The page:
In the summer, we did some snooping and found that the vast majority of exhibitions in London this autumn were by male artists. For our teen takeover issue, we got the amazing Amina to go to the Guerrilla Girls show at the Whitechapel Gallery and then do her own bit of research, this time looking at the gender split in universities, compared to artists represented by major galleries. Her findings, to put it mildly, suck:
Here's what Amina had to say about her findings:
'I’d never been to an art exhibition before going to the Guerrilla Girls show. But what an amazing initiation. They’re famed for calling out the art world on its sexist practices, and for this show they sent questionnaires to hundreds of museums and galleries, quizzing them on the diversity of their representation. The extent of the inequality within the art world was shocking to me. Only two museums who responded have 40 percent or more women artists in their collection, this was out of nearly 400 art institutions in 29 countries across Europe. In 21 museums, women artists account for less than 20 percent of their collections.
It wasn’t all stats: there were uncompleted questionnaires from 282 institutions that had either failed to respond or declined to do so, all placed on the floor for you to stamp on. Not only are European art institutions failing on gender diversity, but their stats on racial diversity are abysmal (if it’s possible to get any worse). Only 14 of the close to 400 institutions that were interviewed have had more than 20 artists from outside of Europe/North America.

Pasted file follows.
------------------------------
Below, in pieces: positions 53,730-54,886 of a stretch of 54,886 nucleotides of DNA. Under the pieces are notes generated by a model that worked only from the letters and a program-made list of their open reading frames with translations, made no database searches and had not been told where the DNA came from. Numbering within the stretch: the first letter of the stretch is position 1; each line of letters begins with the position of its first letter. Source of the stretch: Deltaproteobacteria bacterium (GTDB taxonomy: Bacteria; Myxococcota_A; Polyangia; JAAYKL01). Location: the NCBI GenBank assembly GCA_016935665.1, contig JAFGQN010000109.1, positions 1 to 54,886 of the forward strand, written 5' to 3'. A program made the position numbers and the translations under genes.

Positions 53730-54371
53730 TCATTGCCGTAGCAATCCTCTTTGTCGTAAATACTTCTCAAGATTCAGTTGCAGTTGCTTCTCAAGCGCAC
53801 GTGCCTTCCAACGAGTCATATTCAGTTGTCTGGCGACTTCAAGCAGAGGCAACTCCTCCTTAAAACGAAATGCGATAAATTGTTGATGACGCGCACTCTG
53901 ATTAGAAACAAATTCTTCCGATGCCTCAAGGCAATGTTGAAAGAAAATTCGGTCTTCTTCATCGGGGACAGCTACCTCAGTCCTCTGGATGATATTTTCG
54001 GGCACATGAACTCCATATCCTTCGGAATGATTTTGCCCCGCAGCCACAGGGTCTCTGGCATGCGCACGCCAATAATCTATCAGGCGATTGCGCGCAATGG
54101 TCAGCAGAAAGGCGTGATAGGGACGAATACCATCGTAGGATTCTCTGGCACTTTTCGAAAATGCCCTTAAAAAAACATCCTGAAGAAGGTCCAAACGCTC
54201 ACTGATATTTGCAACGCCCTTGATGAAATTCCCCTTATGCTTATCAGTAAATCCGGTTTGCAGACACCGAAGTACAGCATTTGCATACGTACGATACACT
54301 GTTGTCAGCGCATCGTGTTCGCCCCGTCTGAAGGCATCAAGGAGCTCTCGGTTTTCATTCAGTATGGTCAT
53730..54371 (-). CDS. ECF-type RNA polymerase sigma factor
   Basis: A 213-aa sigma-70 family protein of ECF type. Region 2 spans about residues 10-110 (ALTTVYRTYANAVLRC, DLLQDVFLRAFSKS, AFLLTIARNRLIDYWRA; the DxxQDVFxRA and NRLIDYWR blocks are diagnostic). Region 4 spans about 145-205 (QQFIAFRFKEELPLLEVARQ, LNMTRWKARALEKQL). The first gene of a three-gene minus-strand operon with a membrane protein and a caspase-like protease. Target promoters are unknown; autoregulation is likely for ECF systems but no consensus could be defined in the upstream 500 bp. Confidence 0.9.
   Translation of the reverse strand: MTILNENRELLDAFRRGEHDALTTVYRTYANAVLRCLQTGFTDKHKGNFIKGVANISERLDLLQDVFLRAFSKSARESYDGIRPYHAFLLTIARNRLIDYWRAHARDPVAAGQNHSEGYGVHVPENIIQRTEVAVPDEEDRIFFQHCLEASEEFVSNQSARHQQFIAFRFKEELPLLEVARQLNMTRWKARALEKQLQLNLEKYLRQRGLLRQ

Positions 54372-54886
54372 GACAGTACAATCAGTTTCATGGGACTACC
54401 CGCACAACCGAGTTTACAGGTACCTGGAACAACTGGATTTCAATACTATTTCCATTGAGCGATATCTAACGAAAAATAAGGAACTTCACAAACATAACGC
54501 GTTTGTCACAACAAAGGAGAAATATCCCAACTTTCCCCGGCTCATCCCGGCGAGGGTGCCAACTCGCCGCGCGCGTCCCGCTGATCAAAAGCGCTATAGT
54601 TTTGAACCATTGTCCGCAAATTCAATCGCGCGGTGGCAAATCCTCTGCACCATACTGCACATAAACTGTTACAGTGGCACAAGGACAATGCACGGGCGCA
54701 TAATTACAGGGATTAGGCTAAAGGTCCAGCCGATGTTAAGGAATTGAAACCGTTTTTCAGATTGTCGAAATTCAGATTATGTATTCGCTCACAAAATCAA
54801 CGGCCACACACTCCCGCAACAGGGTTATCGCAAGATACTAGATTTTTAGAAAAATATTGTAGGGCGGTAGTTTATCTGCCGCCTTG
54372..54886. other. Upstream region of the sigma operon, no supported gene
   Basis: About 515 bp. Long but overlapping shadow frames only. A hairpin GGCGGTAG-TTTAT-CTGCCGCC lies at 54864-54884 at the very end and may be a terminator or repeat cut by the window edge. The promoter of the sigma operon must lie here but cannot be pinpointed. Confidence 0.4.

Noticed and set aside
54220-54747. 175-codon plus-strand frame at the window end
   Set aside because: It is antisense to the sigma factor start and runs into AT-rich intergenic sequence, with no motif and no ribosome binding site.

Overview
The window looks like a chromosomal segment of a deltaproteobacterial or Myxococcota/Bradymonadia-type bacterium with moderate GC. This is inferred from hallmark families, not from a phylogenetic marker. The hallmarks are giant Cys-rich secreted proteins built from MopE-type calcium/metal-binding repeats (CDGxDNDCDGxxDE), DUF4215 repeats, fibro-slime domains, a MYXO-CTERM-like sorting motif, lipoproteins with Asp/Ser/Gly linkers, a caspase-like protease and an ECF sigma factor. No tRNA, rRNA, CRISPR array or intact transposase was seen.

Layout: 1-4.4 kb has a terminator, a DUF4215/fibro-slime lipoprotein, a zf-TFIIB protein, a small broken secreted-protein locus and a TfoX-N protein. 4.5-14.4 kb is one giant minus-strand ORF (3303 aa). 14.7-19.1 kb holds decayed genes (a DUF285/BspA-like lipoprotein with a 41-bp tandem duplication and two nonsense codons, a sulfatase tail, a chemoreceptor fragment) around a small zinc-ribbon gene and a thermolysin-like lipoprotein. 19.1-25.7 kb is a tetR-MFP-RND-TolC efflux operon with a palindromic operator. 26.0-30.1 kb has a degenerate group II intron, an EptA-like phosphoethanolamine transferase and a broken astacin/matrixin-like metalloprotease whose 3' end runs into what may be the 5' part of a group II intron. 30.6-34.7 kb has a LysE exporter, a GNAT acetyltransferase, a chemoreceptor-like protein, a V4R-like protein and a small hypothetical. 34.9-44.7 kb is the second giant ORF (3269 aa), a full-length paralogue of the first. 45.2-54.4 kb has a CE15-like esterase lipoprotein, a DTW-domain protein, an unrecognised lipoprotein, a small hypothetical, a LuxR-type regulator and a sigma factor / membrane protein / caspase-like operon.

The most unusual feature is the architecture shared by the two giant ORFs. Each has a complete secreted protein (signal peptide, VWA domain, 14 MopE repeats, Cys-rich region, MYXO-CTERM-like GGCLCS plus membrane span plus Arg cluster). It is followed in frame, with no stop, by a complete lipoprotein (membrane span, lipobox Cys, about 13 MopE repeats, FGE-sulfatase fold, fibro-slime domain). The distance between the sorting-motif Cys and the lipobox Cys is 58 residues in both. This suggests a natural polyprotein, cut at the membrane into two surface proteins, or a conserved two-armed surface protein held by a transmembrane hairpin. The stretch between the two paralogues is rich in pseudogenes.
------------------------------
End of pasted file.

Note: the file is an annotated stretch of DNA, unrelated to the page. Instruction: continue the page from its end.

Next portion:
I came away inspired to do my own research by looking at the diversity in London art schools, comparing that to exhibition stats compiled by The Art Newspaper. I contacted all the major London art universities and discovered that the situation within universities was very different. All the schools that responded were majority female. Unfortunately, four of the six art schools
I reached out to in London failed to either give me any gender stats or simply didn’t respond. That’s a pretty strong parallel with the responses that the Guerrilla Girls received.
I discussed all of this with two friends of mine who are both women of colour and aspiring artists. They both said that these daunting statistics actually made them even more determined than ever to change the situation and make sure those barriers are broken. The work being done by the Guerrilla Girls is so necessary, if only to insure that these institutions don’t remain unchecked in providing equal opportunities for women and artists of colour.'